The making of a Norwegian traitor

Part one of four: What’s in a name?

Vidkun Quisling

Photo: National Archives of Norway
This family portrait was probably taken in Drammen in July 1896. Nine-year-old Vidkun stands in the back.

Alianna Boszhardt
Washington

For those growing up post World War II, the peculiar Norwegian name Quisling was often used as a synonym for traitor, specifically against one’s own country. But who was the man behind the name? Often forgotten and overlooked in favor of Norway’s wartime heroes, Vidkun Quisling proved himself to be one of the most evil figures in the country’s long history.

Born in 1887 in a small village in Telemark, Quisling’s youth was spent among books, reading all he could and focusing on Norway’s growing independence movement. Quisling entered the War College in the Norwegian capital of Oslo on Sept. 15, 1905, the same year the union between Norway and Sweden ended. This coincidence helped to fortify Quisling’s belief that he had a great political destiny to fulfill. However, his academic brilliance far outpaced his social skills and he made few friends.

Upon graduating from the Military Academy in Oslo in 1911, Quisling achieved the highest exam results seen to this day. He was posted with the Norwegian General Staff where he assumed administrative duties. He was assigned to study the military features of the Russian Empire, as well as studying Russian language and literature on his own.

It was this clinical Russian expertise that garnered Quisling his assignment to report on the state of the Russian Civil War that followed the October 1918 Revolution and the ultimate fall of Tsarist Russia. After arriving at Petrograd in May, Quisling and his Norwegian colleagues were forced to return home due to the dangerous conditions of the impending war. They were only able to stay for a few weeks before the war made Russia too dangerous for foreigners.

Vidkun Quisling

Photo: National Archives of Norway
Vidkun Quisling in the 1930s.

Despite his short time in Russia, his negative views toward Bolsheviks and Jews became much stronger, and upon his return to Norway he began to work tirelessly to stop his beloved homeland from falling to the “Jews and international revolutionaries.” In 1919, Quisling was assigned to a post in Helsinki, Finland, with the General Staff. His task was to track revolutionary movements in Europe and the possible spread of Bolshevism out of Russia. While in Finland he met Fridtjof Nansen, and the two quickly became close. It was with Nansen’s recommendation that Quisling was sent to Ukraine in 1922 as a representative of the International Committee for Russian Relief, a group organized by Nansen. Here was the final act by which Quisling’s anti-Bolshevism was sealed and from where he would start his quest to create his ideal Norway.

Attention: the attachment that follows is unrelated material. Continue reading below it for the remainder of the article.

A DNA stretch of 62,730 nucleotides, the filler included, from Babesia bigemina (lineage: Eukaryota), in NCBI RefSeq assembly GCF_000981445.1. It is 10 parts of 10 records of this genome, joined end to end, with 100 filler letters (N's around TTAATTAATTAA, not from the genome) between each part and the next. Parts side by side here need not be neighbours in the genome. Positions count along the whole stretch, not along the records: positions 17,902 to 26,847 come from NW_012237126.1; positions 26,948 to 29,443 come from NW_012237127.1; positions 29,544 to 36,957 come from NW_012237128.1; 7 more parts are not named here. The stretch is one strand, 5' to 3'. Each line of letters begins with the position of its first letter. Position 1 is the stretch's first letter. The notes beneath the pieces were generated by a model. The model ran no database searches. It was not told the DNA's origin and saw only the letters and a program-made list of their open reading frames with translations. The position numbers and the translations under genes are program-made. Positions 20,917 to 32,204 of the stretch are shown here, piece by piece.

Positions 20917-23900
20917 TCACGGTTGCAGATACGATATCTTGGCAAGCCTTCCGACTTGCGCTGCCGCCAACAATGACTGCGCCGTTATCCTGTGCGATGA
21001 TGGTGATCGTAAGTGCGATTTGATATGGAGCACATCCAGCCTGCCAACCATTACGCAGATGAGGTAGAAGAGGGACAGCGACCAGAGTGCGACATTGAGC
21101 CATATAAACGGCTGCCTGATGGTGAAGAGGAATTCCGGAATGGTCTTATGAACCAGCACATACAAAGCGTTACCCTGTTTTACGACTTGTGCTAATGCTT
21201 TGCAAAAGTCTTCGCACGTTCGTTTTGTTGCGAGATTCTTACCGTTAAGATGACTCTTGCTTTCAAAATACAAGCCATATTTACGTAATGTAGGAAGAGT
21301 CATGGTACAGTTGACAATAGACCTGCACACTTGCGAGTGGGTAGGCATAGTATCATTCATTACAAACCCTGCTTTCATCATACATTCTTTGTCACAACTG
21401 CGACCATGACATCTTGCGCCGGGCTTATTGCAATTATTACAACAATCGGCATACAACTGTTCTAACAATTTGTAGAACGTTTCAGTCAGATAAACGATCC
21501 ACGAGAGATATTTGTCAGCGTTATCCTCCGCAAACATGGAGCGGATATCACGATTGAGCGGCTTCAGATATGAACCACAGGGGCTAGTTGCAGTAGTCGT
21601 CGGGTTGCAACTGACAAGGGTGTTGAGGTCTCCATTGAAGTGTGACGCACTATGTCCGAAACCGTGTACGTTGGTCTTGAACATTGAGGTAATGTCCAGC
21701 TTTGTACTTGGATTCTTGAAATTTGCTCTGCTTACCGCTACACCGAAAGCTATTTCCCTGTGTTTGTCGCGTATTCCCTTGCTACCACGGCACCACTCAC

After Nansen’s death in 1930, Quisling wanted to solidify his place as Nansen’s successor and become a new national hero. He began publicly making statements, spewing his anti-Communist and anti-Russian views. He formed a small organization called the Nordic People’s Resurgence in Norway (Den Nordiske Rolkereising i Norge), which would serve as the platform for the formation of his own political party in the coming years. The foundation of Quisling’s politics came from his belief that Norway had strayed from the 1905 nationalism that had come with independence.

Though not stated outright, there was an obvious racial aspect to his political ideology. Quisling’s belief in the strength of the Nordic people would later influence his relationship with Adolf Hitler, with whom he was already being compared.

By 1933, Quisling realized that his hope for the future of Norway would not be realized within the current government system. With encouragement from his political ally and friend Frederick Prytz, he broke from Stortinget and formed a new party, calling it the Nasjonal Samling (NS), or National Unity.

He saw NS as a party above political and class lines—a party that would unify Norwegians. He drew comparisons to the romanticized Viking past of Norway and the nationalism that had surged in the mid-19th century, epitomized by such figures as Henrik Ibsen, Edvard Grieg, and Asbjørnsen and Moe. However, Quisling did not give his party a detailed platform; instead he spoke in broad terms and hoped to draw followers based on his call for national unity.

Though seemingly independent, NS drew many comparisons to other fascist movements springing up in Europe. The ideologies Quisling preached were strikingly similar to those of Adolf Hitler and the Nazi party in Germany, with whom Quisling would seek an alliance. Yet unlike the charismatic and outspoken Hitler, who took every opportunity to forward his plan for a Third Reich, Quisling was disorganized.

The first members of NS were confused as to the exact aim of the new party, mostly because Quisling himself did not have a clear plan to achieve his goals.
Instead he built a nationalist party with burgeoning fascist ideas and expected Norwegians to follow along. He would not falter in his quest for his romanticized Norway.

Alianna Boszhardt lives and works in the Washington, D.C., metro area. She grew up in western Wisconsin among a large Norwegian family, attending many events at Norskedalen Nature and Heritage Center in Coon Valley, Wis., and the Sons of Norway Heritage camp outside of Eau Claire, Wis., every summer. She has a passion for Norwegian history and always enjoys a good meal of meatballs and lefse.

This article originally appeared in the March 23, 2018, issue of The Norwegian American. To subscribe, visit SUBSCRIBE or call us at (206) 784-4617.

You may also like...